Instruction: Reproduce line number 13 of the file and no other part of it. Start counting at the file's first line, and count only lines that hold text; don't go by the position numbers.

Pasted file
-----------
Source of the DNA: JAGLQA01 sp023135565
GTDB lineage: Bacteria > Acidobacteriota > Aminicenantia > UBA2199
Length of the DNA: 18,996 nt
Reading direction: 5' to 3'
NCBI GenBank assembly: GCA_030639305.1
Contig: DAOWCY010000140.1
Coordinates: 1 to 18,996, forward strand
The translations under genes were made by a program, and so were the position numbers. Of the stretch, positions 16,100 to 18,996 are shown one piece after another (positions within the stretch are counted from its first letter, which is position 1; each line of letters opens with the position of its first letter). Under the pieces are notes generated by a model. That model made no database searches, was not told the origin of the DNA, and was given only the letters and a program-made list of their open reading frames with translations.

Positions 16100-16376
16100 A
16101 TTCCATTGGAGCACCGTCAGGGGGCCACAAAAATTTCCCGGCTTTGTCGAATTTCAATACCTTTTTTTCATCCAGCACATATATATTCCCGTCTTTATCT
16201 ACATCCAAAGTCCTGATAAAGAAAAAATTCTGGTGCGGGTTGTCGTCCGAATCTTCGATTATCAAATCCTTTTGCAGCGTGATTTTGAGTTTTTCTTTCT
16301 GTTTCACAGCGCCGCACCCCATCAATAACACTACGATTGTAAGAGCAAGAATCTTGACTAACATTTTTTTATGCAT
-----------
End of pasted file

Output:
16301 GTTTCACAGCGCCGCACCCCATCAATAACACTACGATTGTAAGAGCAAGAATCTTGACTAACATTTTTTTATGCAT